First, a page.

In short, this is pretty good execution. Some of the best look/feel and use of color that I’ve seen so far, and a better-than-merely-functional navigation scheme. All of these huge companies must make trade-offs and compromises due to their diverse audiences (patients, healthcare practitioners, shareholders, regulators, lawyers, employees, multiple countries, etc.) and AZ has done a better job than most making a good impression.

Prior website reviews:









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You pretty much have to enjoy science and medicine to remain engaged in work in pharma world, and I do. So when I saw this title reviewed somewhere, I reserved it at the local library.

germs.jpgThe subtitle of Good Germs, Bad Germs is Health and Survival in a Bacterial World. And it’s a good read, if you enjoy biology and medical stuff. There are fascinating accounts of how the “war on germs” is waged – topics addressed include such themes as antibiotic overuse, resistance, native microflora (good bacteria in your body), historical treatment efforts, oversanitation, probiotics, etc. But beyond the mere topics, the value of the book is that it brings you on a journey into an invisible but pervasive part of your world that has continual impact – more, perhaps, than you’d imagined.

You’re not likely to pull this book out for a quick mind-distracting poolside read, but if you are fascinated by how these little microbes interact with your body every day, you might enjoy this volume. Some great learning here.

(just for fun, here’s an amusing little YouTube clip on germs…looks like it’s from the 60’s!)

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I will begin this book review with a confession – I have been negligent.

One of the co-authors of this book kindly forwarded me a copy months ago, and it sat on my “To Read” pile for far too long. A couple weeks back, I determined to read it. And a quick read it was.

This book follows along in the trail of such management/self-improvement/leadership books as “The One Minute Manager,” in that it uses an extended parable – a fictitious case study – to make its main points.

As is usually the case with such books, there is nothing new under the sun – only packaging of timeless truths. However, that is not to undermine the value of being reminded of these principles, because the fact is, we often know a lot more than we practice.

This little volume encourages the reader to win over and motivate co-workers through caring behaviors (which often precede caring feelings). The three step process is Win them Over, Blow them Away, and Keep them Revved. Some will look down their noses at these simple teachings, dismissing them as empty platitudes, but perhaps a reading of this recent Forbes article (on showing appreciation) will help reinforce the point. In my experience, the positive power of caring and appreciating colleagues and subordinates in the workplace is a make-or-break issue.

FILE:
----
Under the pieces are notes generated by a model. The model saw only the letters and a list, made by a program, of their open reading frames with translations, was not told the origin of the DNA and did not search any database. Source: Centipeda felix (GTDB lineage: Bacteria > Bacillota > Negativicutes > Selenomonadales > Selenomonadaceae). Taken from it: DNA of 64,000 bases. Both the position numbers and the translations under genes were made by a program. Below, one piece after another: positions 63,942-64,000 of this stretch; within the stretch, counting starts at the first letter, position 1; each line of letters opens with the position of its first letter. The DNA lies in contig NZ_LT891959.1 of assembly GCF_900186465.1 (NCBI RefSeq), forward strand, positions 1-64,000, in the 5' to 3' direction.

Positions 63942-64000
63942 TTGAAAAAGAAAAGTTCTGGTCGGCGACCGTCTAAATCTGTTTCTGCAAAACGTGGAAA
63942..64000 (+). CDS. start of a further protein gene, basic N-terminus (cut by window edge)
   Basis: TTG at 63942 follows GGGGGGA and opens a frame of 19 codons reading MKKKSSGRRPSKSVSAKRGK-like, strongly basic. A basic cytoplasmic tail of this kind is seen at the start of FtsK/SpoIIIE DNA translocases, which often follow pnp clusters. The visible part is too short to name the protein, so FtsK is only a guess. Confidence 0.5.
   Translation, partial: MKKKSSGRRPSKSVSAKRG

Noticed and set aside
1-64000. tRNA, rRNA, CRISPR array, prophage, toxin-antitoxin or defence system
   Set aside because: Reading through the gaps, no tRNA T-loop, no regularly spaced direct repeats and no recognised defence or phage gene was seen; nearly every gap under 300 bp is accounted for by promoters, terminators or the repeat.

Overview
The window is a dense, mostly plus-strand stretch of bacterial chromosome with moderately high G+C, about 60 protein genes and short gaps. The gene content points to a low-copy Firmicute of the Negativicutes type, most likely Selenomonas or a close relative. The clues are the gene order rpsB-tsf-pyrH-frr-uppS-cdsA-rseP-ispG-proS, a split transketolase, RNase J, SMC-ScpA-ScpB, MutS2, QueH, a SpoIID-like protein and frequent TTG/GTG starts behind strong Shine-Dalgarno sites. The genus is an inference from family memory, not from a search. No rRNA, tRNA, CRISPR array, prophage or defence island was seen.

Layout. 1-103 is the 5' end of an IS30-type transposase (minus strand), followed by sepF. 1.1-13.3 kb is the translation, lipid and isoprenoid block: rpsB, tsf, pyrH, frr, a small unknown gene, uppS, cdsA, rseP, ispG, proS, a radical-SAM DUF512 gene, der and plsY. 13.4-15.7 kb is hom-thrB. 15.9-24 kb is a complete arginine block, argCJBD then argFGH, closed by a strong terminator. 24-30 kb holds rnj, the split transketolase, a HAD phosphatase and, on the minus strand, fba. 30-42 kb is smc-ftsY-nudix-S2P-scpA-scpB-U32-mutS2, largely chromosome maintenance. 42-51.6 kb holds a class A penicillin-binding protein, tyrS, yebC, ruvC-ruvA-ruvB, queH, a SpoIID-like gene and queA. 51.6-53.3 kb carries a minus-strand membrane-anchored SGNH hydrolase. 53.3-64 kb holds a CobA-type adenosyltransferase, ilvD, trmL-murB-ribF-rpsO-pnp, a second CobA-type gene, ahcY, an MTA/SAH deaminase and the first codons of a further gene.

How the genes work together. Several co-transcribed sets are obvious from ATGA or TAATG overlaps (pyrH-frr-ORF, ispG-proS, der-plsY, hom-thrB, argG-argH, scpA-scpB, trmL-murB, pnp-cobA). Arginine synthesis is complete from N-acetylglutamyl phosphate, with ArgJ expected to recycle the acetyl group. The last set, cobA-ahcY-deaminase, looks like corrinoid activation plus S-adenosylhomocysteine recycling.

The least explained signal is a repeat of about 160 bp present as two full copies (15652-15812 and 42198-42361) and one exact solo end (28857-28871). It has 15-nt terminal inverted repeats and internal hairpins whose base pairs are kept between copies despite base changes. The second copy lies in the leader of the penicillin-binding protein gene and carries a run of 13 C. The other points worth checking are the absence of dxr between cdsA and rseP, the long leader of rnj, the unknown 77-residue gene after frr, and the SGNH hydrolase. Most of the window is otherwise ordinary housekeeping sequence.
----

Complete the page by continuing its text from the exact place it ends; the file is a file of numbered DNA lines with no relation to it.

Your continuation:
If you, as a manager, are experiencing a work environment that is dysfunctional, and you suspect that just maybe you may be part of the problem, this book can help point one way forward.


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Peter Rost sent me a copy of his new book, a novel, called Killer Drug. Dr. Rost had previously released a book called The Whistleblower (reviewed on this blog last year) about his experience blowing the whistle on questionable marketing practices during his tenure with Pharmacia and Pfizer.

Since the book just came out, I thought I’d read it quickly so it could receive an “accelerated review.”

I won’t give the plot away, but in brief, there are shenanigans going in the top echelons of a drug company, and the novel’s protagonist, Alex McGraw, ends up finding out the shady stuff and blows the whistle. People start disappearing. Human chess pieces move and counter-move, and some end up out of play. Oh, and one lady gets painted blue.

In many ways, it was a pretty decent read – some good thriller action, a few gory sequences, ruthless characters getting payback in kind, etc. For a first novel, not bad.killer-drug.jpg

I read a fair number of thrillers, and enjoy the craft of great writing, so there are clearly aspects of Killer Drug that reveal it as a rookie effort. Many of the characters are 2-dimensional; the good and bad folks are pretty much black and white with little nuance. Character development isn’t full-flowered; plot elements are a bit thin, and often far-fetched. Even a really bad pharma company wouldn’t be pulling the stunts attempted by those at Xenal Pharmaceuticals in this tale. Stylistically, I found myself sensing that the author was trying hard to craft his words – at times, the writing just felt a bit forced.